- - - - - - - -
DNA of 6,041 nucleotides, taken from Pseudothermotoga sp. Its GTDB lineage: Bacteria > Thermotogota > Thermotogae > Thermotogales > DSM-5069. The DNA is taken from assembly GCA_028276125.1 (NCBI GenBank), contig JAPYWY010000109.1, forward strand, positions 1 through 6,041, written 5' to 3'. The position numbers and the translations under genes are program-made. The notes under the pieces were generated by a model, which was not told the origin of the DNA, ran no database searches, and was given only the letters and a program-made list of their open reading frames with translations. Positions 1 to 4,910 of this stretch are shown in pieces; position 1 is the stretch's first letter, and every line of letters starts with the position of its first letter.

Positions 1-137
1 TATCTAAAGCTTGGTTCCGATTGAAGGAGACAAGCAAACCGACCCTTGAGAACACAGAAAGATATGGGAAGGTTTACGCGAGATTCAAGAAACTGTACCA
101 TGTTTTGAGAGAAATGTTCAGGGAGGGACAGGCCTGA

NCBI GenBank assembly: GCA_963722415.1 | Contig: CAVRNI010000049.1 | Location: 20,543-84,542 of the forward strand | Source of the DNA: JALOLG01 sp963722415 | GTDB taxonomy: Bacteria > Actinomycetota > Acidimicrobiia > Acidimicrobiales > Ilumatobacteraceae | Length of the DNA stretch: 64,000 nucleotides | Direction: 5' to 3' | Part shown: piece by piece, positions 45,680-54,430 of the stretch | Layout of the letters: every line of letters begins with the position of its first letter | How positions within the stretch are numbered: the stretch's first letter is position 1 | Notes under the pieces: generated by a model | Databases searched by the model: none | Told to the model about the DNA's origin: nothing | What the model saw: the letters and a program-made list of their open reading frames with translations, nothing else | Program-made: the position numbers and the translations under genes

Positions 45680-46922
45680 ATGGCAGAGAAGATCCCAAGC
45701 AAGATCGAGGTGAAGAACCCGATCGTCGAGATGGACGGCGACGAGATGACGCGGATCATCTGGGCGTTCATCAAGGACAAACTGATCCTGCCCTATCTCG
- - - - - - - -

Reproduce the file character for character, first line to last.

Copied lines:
DNA of 6,041 nucleotides, taken from Pseudothermotoga sp. Its GTDB lineage: Bacteria > Thermotogota > Thermotogae > Thermotogales > DSM-5069. The DNA is taken from assembly GCA_028276125.1 (NCBI GenBank), contig JAPYWY010000109.1, forward strand, positions 1 through 6,041, written 5' to 3'. The position numbers and the translations under genes are program-made. The notes under the pieces were generated by a model, which was not told the origin of the DNA, ran no database searches, and was given only the letters and a program-made list of their open reading frames with translations. Positions 1 to 4,910 of this stretch are shown in pieces; position 1 is the stretch's first letter, and every line of letters starts with the position of its first letter.

Positions 1-137
1 TATCTAAAGCTTGGTTCCGATTGAAGGAGACAAGCAAACCGACCCTTGAGAACACAGAAAGATATGGGAAGGTTTACGCGAGATTCAAGAAACTGTACCA
101 TGTTTTGAGAGAAATGTTCAGGGAGGGACAGGCCTGA

NCBI GenBank assembly: GCA_963722415.1 | Contig: CAVRNI010000049.1 | Location: 20,543-84,542 of the forward strand | Source of the DNA: JALOLG01 sp963722415 | GTDB taxonomy: Bacteria > Actinomycetota > Acidimicrobiia > Acidimicrobiales > Ilumatobacteraceae | Length of the DNA stretch: 64,000 nucleotides | Direction: 5' to 3' | Part shown: piece by piece, positions 45,680-54,430 of the stretch | Layout of the letters: every line of letters begins with the position of its first letter | How positions within the stretch are numbered: the stretch's first letter is position 1 | Notes under the pieces: generated by a model | Databases searched by the model: none | Told to the model about the DNA's origin: nothing | What the model saw: the letters and a program-made list of their open reading frames with translations, nothing else | Program-made: the position numbers and the translations under genes

Positions 45680-46922
45680 ATGGCAGAGAAGATCCCAAGC
45701 AAGATCGAGGTGAAGAACCCGATCGTCGAGATGGACGGCGACGAGATGACGCGGATCATCTGGGCGTTCATCAAGGACAAACTGATCCTGCCCTATCTCG